Even in a tough economy, consumers want their iPods and iTunes music.
On Wednesday Apple reported record profit and revenue for the quarter ended Dec. 27 on best-ever sales for iPod and its iTunes Store. There was one fly in the ointment, however: The boffo earnings report coincided with word that the SEC is investigating the company over the way it has disseminated info about CEO Steve Jobs’ health.
Last week, Jobs said he was taking a six-month leave of absence to deal with health issues after learning the situation is more complex than he thought. Earlier in the month, he had reassured staffers — and Wall Street — that his doctors had devised a treatment plan to address a hormonal imbalance. The health of Apple’s charismatic leader has been closely watched since he was treated for pancreatic cancer in 2004.
Jobs did not participate in the afternoon analyst call but did take time to enthuse about the company’s showing.
“Even in these economically challenging times, we are incredibly pleased to report our best quarterly revenue and earnings in Apple history — surpassing $10 billion in quarterly revenue for the first time ever,” he said in a statement.
Apple’s earnings rose 2% to $1.61 billion in the quarter, up from $1.58 billion during the year-earlier period. Revenue climbed 6% to $10.17 billion for the three-month period vs. $9.6 billion a year earlier.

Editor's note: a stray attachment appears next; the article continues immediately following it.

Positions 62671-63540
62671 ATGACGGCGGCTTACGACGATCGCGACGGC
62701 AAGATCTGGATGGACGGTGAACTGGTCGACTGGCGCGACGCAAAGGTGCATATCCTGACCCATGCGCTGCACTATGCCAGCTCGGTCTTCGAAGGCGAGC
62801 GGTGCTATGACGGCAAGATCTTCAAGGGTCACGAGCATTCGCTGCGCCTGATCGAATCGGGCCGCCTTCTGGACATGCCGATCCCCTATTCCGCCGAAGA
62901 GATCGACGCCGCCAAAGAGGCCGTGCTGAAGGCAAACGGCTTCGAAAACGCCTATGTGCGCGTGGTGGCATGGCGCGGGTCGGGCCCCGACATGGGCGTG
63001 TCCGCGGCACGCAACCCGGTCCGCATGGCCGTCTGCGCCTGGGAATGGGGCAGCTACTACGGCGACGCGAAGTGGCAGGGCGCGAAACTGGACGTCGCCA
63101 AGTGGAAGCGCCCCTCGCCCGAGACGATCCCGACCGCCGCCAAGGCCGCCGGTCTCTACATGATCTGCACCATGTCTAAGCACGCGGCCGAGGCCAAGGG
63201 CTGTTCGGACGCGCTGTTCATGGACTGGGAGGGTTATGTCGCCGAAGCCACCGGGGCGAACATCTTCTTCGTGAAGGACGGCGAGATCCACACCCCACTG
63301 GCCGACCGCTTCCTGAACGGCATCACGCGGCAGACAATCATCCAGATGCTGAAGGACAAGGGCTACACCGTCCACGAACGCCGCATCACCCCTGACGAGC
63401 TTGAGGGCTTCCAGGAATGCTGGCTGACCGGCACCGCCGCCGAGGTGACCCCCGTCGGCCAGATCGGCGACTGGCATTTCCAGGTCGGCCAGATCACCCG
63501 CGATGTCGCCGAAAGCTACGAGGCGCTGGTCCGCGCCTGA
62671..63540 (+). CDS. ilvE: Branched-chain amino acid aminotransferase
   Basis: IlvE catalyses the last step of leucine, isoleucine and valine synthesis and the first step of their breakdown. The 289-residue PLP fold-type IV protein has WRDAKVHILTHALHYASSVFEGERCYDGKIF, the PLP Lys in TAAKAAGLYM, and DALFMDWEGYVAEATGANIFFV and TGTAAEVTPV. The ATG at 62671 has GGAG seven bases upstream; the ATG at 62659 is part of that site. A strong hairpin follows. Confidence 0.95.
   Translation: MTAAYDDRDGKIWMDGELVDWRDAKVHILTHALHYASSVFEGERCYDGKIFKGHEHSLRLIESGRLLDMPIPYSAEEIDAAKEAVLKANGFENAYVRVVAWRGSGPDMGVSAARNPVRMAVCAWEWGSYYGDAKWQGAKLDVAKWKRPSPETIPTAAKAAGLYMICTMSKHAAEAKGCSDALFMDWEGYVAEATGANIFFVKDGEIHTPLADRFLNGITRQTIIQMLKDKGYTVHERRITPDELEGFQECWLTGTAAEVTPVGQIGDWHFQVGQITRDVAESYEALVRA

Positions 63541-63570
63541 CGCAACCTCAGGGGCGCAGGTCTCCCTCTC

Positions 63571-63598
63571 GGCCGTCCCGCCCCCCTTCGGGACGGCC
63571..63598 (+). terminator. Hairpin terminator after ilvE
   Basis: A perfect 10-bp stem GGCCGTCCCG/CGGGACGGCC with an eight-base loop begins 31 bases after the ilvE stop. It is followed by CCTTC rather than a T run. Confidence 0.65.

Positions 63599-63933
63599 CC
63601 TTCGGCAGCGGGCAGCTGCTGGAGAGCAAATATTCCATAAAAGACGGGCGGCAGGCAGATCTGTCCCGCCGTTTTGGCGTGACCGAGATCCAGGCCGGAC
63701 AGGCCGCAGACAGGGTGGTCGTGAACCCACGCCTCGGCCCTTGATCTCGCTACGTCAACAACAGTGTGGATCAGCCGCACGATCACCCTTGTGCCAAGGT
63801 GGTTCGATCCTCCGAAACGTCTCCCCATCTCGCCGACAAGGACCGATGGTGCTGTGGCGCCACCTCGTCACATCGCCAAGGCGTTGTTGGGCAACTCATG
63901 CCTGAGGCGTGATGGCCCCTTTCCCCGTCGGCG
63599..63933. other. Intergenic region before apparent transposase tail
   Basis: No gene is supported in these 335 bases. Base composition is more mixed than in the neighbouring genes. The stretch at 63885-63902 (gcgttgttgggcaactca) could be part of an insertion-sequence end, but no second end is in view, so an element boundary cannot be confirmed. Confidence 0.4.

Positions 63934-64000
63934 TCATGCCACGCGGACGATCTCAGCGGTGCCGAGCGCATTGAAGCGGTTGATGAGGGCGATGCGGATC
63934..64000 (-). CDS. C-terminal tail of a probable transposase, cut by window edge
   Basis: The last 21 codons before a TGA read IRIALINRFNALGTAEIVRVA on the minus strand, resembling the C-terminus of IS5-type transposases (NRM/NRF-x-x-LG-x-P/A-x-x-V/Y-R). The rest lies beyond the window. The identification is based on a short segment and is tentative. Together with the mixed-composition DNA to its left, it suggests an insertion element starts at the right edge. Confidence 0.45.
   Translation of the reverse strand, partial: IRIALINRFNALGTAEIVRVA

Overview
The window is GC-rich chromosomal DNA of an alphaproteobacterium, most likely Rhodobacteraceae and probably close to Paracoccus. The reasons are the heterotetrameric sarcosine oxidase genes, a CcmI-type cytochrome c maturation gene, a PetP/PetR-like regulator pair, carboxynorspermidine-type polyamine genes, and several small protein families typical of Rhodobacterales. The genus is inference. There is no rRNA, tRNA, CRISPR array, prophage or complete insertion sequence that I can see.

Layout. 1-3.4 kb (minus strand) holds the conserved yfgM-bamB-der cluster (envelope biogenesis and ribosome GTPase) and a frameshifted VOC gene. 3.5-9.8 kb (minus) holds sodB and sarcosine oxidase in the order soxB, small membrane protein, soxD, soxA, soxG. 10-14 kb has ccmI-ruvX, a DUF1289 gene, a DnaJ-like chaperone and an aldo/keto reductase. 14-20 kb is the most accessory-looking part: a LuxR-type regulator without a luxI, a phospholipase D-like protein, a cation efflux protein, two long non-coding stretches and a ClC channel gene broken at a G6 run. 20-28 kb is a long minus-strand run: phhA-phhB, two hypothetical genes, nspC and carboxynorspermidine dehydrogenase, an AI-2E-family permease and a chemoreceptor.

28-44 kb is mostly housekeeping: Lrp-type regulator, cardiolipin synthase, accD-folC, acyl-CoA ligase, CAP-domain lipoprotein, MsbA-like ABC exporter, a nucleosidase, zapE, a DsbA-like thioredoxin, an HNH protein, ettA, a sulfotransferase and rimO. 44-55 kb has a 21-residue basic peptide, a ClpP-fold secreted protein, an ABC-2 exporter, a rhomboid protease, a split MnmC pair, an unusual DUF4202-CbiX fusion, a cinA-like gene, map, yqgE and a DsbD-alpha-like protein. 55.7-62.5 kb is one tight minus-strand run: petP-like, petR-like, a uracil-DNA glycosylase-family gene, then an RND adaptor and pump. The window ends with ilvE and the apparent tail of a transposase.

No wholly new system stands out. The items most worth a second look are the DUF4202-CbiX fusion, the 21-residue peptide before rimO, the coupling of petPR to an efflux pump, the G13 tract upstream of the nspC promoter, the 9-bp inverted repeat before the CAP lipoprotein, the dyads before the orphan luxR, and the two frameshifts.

The company sold 22.7 million iPods during the quarter, up 3% from a year earlier. The company said strong music and video sales drove a record quarter for its iTunes Store. ITunes brought in its highest sales ever on Christmas Day and Christmas week.
Music sales continue to dominate iTunes purchases, but execs told analysts that movie rentals are starting to lift Apple TV sales. However, the company stressed that Apple TV is “still a hobby” biz.
Apple’s performance was noteworthy due to the tough economic climate overall and recent struggles of rival computer manufacturers. Apple shares were up more than 9% in extended trading after the earnings report was issued. Shares were trading at $82.83 when the market closed.